Speaker: William J. Murphy
Title: Genomic Prospects for Resolving Modes of Speciation Across the Mammal Tree of Life
Time: May 19 at 15:15-16:00
Venue: C8:301, BMC, Uppsala,
Host: Robert Ekblom
Recent advances in mammalian phylogenomics have converged on a well-resolved phylogeny at the family level, and even the generic level for some orders (e.g. Primates and carnivores). Despite these advances, the majority of species are not placed in a comprehensive phylogeny based on adequate genomic sampling that is conducive to divergence time estimation and studying patterns of character evolution. Most phylogenies in the literature are based on mitochondrial DNA that may not reflect the true species tree, therefore new tools and methods are needed for examining phylogenetic concordance across the nuclear genome to understand regional variation in signal that might highlight regions influenced by hybridization and reproductive isolation. Here I will present the results from two genomic approaches used to achieve well-resolved nuclear and mitochondrial phylogenies at the species level. The first approach describes the application of genome-wide SNP arrays to produce a comprehensive nuclear phylogeny of the cat family, and a preliminary characterization of regional chromosomal discordance in phylogenetic signal. The second approach highlights the application of low-coverage genome sequencing and capture hybridization approaches on DNAs extracted from archived museum specimens, with a focus on hidden biodiversity within Southeast Asian mammals, and the promise of applying museum-based sequencing to produce a fully resolved tree of life for mammals.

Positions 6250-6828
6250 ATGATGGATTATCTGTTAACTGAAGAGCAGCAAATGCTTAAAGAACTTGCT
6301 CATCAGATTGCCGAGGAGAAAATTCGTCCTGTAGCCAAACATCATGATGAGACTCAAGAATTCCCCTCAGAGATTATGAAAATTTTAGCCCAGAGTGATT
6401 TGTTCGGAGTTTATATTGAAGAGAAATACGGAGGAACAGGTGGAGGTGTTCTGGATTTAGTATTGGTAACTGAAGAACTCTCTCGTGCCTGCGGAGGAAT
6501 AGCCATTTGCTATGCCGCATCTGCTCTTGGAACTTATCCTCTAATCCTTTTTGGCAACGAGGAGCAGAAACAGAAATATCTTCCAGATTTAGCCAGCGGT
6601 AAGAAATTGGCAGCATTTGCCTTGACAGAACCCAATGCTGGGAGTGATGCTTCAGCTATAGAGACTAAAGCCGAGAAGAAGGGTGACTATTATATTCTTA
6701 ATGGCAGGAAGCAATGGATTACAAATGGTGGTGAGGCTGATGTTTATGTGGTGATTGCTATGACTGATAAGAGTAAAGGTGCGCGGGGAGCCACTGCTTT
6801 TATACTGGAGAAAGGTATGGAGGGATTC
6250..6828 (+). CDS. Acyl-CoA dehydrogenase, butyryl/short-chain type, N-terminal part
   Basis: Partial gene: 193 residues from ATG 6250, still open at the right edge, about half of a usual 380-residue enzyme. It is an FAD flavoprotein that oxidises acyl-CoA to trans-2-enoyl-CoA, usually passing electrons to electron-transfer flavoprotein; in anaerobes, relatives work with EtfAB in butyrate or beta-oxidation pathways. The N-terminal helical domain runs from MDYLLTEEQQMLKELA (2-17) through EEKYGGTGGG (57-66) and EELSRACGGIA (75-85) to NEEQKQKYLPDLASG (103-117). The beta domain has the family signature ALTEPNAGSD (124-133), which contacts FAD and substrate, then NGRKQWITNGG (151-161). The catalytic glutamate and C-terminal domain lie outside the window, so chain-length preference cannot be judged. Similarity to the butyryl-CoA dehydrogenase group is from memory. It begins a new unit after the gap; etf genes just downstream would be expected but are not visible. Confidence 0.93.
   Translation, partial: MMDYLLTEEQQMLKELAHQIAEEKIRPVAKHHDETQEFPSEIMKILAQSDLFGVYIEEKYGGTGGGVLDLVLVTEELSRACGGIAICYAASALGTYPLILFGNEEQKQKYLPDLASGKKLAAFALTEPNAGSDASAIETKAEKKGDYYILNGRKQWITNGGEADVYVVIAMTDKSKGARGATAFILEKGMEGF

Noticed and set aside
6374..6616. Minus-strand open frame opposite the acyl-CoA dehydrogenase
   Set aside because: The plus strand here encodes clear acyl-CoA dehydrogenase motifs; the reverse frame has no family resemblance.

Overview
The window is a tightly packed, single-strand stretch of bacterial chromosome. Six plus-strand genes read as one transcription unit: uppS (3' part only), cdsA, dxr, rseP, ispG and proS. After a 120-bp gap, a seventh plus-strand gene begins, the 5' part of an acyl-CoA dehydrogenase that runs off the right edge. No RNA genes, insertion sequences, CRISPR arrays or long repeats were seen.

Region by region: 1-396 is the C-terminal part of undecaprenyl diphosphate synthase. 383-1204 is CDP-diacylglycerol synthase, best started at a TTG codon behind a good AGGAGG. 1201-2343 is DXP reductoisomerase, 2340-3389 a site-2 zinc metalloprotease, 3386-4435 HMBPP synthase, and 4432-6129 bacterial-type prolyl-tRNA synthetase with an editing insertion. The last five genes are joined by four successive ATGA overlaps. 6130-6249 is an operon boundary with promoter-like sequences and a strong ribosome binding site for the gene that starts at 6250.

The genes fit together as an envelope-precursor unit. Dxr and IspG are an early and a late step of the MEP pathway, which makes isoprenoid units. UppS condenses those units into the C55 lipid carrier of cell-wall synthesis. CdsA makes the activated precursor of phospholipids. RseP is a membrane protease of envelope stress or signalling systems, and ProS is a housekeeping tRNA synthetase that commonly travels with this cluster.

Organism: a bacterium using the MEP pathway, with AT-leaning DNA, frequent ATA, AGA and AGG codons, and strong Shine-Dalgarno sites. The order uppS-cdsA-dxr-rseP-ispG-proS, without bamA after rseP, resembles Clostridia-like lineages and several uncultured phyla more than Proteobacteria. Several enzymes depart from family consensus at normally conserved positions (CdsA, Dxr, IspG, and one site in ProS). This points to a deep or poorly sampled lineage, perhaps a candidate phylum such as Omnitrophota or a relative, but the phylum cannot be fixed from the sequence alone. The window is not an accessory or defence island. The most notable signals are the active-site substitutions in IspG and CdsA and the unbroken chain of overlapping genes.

William Murphy is Associate Professor at the Texas A & M University. He has a broad interest in phylogenomics, molecular evolution and sex chromosome evolution and is working primarily with mammals (especially felines).